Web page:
I don’t give a crap what’s for dinner tonight, and neither should you. We as a society are drowning in choices, and I, for one, am out of air.
It drives my partner insane. “Just give me an idea of what you want for dinner,” he pleads. My answer: “I don’t care. You decide.”
It’s one of the most annoying things someone can say these days, and I’m guilty of saying it—all the time. And yet, hearing other people say the same makes me want to tie them up and subject them to Blacklist-style torture, until they eventually break and vow never to utter those vile words again.
The truth is, I don’t want to decide. YOU do it. I don’t care anymore.
My mother and I draw our “I don’t care, you decide” battle lines constantly. The problem is that both of us really don’t care. We once spent 27 minutes in front of a wall of yogurts, trying to decide on a flavor. There were just too many. We walked out without buying a single one.
It’s the paradox of choice—the existence of too many alternatives actually causing us to want less alternatives. Decision fatigue is real, people. An overabundance of options leads to poorer choices, decreased creativity, and overall unhappiness.
Billionaires and presidents have it figured out. Ask the most successful people you know why they wear the same thing every day, and stick to strict routines. It’s because they don’t have time to waste mulling over thousands upon thousands of necktie options.
Women, especially mothers, are also tired of the endless drivel of choice that demands their attention. “What’s for dinner?” turns into “What’s on TV tonight?” turns into “What pajamas should I wear to bed?” The drip-drip-drip of everyday decision-making drives them slowly but surely insane.
These choices are boring, these choices are pointless, and at the end of the day—no one cares. Your family doesn’t care if you’re serving quinoa or kale (they’ll probably hate both); your coworkers don’t care if you’re wearing aubergine or plum; you kids don’t care if you say “crap” or “crud.”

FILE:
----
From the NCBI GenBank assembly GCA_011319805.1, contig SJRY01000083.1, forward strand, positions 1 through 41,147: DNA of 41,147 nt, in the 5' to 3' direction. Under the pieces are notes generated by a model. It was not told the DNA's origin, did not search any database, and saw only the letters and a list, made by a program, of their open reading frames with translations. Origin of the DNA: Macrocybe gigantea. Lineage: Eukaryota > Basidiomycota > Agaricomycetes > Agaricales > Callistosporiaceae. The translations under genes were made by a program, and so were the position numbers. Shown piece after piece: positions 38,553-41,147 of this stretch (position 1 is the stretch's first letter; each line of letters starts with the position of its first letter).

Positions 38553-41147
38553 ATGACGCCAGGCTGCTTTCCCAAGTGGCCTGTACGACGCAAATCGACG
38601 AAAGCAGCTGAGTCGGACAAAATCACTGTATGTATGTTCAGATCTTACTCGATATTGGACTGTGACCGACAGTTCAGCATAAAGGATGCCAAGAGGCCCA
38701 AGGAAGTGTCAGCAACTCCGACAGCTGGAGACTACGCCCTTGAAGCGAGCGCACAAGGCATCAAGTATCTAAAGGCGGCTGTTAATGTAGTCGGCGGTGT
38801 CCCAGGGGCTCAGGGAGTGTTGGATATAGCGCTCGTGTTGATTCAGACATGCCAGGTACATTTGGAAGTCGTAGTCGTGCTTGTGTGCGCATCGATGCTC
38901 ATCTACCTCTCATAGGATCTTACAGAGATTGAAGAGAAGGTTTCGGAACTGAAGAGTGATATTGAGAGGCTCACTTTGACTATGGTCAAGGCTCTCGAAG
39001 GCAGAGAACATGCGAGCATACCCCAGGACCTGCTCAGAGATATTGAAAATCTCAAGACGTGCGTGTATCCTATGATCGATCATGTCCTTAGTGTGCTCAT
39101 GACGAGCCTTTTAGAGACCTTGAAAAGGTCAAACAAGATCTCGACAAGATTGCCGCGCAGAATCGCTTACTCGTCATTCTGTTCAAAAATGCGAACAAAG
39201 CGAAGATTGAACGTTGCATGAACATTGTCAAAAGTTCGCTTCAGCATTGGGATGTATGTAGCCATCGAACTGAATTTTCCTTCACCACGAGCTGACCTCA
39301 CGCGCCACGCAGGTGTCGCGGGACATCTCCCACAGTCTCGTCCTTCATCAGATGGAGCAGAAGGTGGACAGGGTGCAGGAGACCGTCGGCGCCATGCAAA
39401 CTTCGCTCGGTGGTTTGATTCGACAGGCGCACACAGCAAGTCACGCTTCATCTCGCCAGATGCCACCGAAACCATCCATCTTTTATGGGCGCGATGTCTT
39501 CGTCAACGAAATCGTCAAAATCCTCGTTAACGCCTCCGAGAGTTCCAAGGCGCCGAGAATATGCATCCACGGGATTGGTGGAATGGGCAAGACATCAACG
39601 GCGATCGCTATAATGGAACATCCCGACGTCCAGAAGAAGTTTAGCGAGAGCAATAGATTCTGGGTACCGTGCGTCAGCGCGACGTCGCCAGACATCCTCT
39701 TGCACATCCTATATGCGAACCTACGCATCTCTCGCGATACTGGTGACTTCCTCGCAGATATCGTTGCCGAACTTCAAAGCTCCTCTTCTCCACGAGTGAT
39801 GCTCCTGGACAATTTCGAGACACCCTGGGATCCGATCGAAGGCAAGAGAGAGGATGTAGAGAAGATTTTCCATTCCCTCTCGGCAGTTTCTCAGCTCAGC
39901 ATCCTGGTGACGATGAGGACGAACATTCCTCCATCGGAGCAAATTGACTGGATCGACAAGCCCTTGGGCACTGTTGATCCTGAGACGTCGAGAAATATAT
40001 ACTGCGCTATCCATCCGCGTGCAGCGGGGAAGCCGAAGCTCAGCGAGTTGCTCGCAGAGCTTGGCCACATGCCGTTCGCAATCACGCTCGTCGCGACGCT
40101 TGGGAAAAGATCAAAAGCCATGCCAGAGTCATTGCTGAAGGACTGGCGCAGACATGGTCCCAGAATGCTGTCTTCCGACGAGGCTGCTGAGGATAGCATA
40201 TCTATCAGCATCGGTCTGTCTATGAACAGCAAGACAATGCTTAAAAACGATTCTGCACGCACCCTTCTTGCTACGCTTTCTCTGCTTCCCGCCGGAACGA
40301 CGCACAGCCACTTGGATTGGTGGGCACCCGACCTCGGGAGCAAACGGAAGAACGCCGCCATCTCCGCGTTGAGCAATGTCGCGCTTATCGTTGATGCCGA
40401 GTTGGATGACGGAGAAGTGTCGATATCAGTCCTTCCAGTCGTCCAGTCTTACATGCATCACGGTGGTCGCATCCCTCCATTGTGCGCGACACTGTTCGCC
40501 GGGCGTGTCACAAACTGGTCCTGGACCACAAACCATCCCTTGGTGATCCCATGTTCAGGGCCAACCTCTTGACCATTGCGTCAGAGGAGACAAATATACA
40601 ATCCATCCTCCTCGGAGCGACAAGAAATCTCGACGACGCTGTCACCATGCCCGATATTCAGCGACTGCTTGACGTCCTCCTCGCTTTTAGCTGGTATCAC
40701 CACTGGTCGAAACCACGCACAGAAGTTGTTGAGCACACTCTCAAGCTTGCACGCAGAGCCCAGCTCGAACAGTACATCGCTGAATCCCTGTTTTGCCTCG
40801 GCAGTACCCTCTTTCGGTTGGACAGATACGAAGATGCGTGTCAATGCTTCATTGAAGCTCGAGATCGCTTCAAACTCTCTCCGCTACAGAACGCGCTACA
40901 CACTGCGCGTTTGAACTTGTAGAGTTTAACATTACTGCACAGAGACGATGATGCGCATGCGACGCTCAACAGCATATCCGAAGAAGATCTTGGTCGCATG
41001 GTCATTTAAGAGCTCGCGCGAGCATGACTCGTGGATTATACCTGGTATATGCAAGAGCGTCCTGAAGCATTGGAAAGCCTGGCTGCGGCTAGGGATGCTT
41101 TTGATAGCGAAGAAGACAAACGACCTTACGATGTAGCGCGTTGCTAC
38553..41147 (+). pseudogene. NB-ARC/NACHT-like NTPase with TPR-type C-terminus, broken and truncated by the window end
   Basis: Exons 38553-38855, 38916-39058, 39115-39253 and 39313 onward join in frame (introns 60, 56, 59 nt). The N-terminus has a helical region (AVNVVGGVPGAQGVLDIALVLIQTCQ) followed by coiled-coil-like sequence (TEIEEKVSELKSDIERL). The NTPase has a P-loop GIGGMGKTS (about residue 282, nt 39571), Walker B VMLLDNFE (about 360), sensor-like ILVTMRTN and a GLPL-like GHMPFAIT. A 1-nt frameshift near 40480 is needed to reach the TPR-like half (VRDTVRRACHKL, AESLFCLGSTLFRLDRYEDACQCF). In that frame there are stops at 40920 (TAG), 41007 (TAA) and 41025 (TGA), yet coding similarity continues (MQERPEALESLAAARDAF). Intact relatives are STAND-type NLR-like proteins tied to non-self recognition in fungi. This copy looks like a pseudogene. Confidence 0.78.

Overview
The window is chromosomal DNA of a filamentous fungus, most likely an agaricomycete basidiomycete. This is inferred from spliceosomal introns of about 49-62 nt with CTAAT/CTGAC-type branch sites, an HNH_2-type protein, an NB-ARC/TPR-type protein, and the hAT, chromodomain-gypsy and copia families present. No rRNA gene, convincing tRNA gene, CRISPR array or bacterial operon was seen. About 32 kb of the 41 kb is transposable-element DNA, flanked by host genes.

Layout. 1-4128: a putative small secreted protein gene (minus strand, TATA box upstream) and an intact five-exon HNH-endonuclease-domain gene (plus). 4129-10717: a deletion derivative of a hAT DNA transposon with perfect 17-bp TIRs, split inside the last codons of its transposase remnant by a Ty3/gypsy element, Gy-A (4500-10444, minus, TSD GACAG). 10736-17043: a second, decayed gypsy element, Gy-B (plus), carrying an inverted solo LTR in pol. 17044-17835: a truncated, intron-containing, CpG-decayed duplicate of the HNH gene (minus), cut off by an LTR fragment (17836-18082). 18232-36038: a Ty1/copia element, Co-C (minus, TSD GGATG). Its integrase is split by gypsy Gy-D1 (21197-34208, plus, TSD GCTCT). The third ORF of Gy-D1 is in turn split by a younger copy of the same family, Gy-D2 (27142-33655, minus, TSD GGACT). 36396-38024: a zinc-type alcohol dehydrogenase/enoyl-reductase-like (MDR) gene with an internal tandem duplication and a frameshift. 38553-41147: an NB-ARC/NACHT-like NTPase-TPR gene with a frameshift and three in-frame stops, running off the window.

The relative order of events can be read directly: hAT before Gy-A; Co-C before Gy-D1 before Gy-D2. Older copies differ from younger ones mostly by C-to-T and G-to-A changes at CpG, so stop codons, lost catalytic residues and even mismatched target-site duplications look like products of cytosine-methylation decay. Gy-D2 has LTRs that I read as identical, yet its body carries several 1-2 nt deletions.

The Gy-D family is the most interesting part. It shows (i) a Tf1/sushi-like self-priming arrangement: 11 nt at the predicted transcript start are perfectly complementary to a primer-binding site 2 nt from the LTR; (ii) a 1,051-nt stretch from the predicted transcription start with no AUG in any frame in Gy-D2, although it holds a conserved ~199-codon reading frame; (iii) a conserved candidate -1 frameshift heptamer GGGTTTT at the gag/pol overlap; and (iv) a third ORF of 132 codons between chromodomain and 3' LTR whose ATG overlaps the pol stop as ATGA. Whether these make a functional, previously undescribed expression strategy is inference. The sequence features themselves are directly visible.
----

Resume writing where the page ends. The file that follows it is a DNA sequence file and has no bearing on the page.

No one cares.
We see the paradox of choice in contemporary fiction, as well. Jane Austen’s female readers used to dream of the freedom to choose their careers and shape their own futures. E L James’s female readers now dream of finding controlling billionaire lovers and decision-making housekeepers who take choice right out of their hands. How times have changed.
Seriously, they have. Don’t believe me? Go ahead and put yourself in your favorite heroine’s shoes. Chances are her day is not filled with making decisions like whether Mrs. Meyers or 7th Gen is the superior line of cleaning product. The most successful modern-day heroines (I’m looking at you, Anastasia Steele) get everything we real-world folk work our asses off to achieve—success, wealth, freedom, and a soulmate—just by giving up their right to make boring choices.
Sign me up.
Fifty Shades of Grey wasn’t a hit because it celebrated bondage, embraced women’s rights, or stereotyped human weakness. It was a hit because that bitch didn’t have to decide what was for dinner.
That kind of freedom makes a few spankings worthwhile.
This original piece by Ashley Trexler was written exclusively for In the Powder Room, a division of Hold My Purse Productions, LLC. Featured image © depositphotos.com/sakkmesterke.